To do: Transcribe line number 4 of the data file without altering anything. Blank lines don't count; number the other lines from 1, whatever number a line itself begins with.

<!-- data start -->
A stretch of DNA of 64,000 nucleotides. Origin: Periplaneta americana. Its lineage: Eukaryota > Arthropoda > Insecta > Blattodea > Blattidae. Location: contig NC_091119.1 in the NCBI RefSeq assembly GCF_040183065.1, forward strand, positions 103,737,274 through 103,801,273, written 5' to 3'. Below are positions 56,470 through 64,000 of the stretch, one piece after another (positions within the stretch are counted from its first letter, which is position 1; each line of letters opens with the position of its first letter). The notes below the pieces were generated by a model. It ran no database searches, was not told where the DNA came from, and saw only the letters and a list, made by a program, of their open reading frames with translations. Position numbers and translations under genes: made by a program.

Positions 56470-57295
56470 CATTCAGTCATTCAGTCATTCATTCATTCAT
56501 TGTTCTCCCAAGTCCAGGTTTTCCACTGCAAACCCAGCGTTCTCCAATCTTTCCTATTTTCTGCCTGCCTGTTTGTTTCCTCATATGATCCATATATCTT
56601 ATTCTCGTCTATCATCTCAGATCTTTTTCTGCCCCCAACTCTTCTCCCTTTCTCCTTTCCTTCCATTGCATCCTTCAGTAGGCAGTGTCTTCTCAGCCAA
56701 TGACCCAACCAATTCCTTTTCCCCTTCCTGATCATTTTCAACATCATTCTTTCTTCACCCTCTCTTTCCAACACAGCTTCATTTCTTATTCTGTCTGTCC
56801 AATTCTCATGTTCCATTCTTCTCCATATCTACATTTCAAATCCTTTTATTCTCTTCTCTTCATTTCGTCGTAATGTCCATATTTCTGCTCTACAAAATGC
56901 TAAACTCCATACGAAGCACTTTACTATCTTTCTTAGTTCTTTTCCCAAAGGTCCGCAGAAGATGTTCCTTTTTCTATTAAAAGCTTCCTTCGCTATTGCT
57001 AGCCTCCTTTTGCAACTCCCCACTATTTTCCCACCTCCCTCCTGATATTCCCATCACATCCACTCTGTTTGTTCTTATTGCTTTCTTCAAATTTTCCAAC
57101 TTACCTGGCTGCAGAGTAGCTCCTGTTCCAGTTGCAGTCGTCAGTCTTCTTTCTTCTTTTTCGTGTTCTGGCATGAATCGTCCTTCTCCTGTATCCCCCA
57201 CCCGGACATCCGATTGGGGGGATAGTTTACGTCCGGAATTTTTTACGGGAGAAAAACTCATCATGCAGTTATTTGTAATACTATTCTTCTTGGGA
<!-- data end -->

56501 TGTTCTCCCAAGTCCAGGTTTTCCACTGCAAACCCAGCGTTCTCCAATCTTTCCTATTTTCTGCCTGCCTGTTTGTTTCCTCATATGATCCATATATCTT